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Ask Dr. Jenn: Why is my cat crying?

My cat suddenly started yowling and crying all night. He is fourteen years old and has never done this before. Why is he doing this and how can I stop him? He is keeping the whole house up all night!

May 11, 2022 4 min read
Ask Dr. Jenn: Why is my cat crying?

I understand how frustrating this can be. Nothing breaks the bond between you and your beloved kitty faster than his constant cries keeping you up all night. Before you can change this behavior, you need to know the underlying cause.

Cats cry for a number of different reasons. The most common cause is reproductive. A female in heat will cry and moan to attract a mate. A male cat will cry in response to her with the same cries. Because your cat is fourteen and just started doing this, I am going to make the assumption he is neutered and has no interest in letting the female cats in the neighborhood know he exists.

If your senior cat is spayed or neutered and suddenly starts making noises in the middle of the night, a trip to your family veterinarian is in order. Your veterinarian will look for a medical reason for this change in behavior.

There are many medical causes that can lead to your kitty moaning at night. Hyperthyroidism is probably the most common cause. Hyperthyroidism is a disease in older cats in which the thyroid gland produces an excess amount of thyroid hormones. This causes your cat’s metabolism to speed up, leading to a rapid heart rate, weight loss, and restlessness. The restlessness may manifest as overgrooming, pacing, or excessive vocalization.

Another common cause may be arthritis. Cats are very good at hiding pain and their lameness issues are much more subtle than our canine friends. Despite this, they may be suffering from chronic pain and arthritis in their hips, knees, elbows, or back. As it progresses, it may reach the point where they let you know by vocalizing. You may notice your kitty sleeping more, no longer jumping on the furniture like he used to, or no longer tolerating being petted.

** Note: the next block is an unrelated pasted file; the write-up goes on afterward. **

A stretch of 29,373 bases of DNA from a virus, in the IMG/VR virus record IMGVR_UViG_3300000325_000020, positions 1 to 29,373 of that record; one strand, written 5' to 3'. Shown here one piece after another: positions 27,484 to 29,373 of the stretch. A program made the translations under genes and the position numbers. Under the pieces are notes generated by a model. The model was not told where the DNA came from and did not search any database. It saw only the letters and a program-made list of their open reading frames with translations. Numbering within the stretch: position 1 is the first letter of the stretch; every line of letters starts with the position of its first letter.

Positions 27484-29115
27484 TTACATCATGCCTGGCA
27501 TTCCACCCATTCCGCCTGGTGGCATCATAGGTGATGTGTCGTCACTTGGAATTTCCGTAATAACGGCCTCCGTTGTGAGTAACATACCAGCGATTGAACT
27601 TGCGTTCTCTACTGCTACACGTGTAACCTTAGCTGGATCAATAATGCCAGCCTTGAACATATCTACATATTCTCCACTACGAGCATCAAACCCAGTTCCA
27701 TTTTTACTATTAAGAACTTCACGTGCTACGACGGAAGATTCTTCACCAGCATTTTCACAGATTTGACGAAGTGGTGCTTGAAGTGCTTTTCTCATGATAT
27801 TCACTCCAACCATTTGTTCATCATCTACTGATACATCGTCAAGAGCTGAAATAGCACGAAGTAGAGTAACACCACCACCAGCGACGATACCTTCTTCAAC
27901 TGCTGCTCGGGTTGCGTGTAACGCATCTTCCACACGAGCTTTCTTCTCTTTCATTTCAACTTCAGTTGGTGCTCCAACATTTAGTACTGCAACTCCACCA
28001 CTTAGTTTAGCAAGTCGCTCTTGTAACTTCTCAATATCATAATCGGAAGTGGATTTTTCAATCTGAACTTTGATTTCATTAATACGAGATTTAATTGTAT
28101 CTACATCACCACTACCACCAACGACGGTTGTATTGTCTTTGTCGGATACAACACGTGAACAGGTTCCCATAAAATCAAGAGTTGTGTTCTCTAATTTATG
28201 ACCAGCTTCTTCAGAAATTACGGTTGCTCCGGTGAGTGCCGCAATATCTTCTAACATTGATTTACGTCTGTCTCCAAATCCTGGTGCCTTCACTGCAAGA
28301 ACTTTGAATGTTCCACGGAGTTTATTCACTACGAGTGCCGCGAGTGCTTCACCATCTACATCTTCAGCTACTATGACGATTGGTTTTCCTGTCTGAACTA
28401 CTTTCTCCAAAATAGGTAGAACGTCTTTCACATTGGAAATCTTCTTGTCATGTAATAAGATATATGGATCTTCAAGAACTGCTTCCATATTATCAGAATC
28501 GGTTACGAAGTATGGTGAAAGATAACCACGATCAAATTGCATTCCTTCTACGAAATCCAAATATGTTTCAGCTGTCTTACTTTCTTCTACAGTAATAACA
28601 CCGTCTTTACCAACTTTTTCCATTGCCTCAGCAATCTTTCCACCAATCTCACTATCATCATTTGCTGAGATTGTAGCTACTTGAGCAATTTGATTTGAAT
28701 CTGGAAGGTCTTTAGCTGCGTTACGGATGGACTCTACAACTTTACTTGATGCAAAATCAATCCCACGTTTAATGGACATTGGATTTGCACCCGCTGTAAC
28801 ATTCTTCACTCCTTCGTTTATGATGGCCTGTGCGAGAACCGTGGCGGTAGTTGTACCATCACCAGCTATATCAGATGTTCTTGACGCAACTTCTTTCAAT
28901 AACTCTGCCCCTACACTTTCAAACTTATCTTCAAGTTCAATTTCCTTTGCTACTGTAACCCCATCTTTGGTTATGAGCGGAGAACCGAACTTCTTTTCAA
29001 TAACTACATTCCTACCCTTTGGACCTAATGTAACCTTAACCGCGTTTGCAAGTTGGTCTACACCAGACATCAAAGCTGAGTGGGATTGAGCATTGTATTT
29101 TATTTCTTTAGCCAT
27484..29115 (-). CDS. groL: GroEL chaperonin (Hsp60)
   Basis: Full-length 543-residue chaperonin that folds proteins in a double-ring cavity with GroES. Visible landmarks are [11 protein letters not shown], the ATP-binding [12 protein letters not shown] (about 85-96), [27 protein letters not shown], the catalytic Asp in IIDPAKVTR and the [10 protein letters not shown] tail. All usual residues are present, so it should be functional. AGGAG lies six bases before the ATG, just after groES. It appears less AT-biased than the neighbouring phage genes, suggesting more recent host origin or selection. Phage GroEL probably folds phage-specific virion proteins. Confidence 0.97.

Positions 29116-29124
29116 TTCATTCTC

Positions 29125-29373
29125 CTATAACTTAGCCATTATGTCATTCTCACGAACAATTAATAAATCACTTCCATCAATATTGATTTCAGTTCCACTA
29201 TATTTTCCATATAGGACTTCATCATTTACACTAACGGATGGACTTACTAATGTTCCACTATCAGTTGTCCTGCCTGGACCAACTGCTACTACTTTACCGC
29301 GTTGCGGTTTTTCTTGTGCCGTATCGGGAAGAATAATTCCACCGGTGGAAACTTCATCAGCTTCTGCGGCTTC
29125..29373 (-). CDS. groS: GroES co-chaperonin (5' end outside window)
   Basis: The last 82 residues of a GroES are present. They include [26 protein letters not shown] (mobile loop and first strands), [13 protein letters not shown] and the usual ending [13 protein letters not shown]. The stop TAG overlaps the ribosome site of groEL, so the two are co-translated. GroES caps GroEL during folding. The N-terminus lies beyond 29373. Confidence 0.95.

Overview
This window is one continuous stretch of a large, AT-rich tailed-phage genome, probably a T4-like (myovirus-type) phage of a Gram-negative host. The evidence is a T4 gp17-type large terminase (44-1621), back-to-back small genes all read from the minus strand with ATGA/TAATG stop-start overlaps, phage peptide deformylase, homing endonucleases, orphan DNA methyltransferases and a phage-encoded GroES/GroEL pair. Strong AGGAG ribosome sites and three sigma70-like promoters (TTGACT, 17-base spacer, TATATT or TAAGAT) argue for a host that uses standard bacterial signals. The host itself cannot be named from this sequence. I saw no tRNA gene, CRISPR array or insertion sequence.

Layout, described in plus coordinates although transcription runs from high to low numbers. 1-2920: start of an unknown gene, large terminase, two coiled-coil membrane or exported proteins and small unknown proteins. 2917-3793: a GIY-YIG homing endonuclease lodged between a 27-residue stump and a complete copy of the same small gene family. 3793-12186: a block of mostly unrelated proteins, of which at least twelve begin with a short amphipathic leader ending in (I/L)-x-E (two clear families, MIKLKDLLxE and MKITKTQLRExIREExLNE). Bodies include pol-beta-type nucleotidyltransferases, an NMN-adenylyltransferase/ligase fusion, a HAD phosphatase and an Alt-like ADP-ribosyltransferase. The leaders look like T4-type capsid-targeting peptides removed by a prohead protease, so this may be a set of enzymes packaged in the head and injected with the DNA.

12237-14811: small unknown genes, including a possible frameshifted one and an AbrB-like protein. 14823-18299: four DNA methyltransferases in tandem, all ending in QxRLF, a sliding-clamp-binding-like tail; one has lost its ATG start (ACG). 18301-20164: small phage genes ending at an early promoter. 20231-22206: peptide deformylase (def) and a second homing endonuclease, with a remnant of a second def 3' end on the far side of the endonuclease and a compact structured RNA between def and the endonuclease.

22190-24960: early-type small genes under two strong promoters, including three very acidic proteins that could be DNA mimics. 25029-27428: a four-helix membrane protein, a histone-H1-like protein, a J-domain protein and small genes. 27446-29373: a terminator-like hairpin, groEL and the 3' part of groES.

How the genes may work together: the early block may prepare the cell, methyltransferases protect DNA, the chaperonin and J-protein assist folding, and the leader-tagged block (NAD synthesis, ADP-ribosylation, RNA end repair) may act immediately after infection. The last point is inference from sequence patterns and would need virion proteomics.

Senior cats are also more likely to have high blood pressure. Measuring blood pressure in a cat can be very challenging and not every vet has the equipment to accurately measure a cat’s blood pressure. High blood pressure can cause sudden blindness, confusion, and blood clots, all of which may lead to your cat crying at night. Medical conditions that lead to high blood pressure include kidney disease, hyperthyroidism, and heart disease.

Urinary issues can also cause vocalization. A cat’s “stress organ” is the bladder – meaning when he becomes stressed or afraid, the bladder the stress hormones congregate in the bladder. The bladder wall becomes inflamed and painful.  Also, as cats age, their immune system weakens, and they are more likely to develop urinary tract infections.  In addition to crying, other signs of urinary disorders include frequent trips to the litterbox or avoiding the litterbox all together. My kitty once politely told me she had a urinary tract infection by peeing on my pillow.

If medical causes for your cat’s crying have been excluded, it may be a behavioral problem. As cats age, there can be changes in their brains, leading to cognitive changes. This is similar to dementia in people. In cats, the most common way they show this confusion is by wandering around and crying. Your veterinarian may be able to recommend a supplement, food, or medication that can help reduce anxiety and confusion in your kitty.

Nothing can ruin the bond between you and your cat quicker than him keeping you up all night. Your veterinarian can help figure out what is causing the behavior and help you figure out the best way to change this behavior. Hopefully you and your senior kitty will soon be well rested and best friends again.

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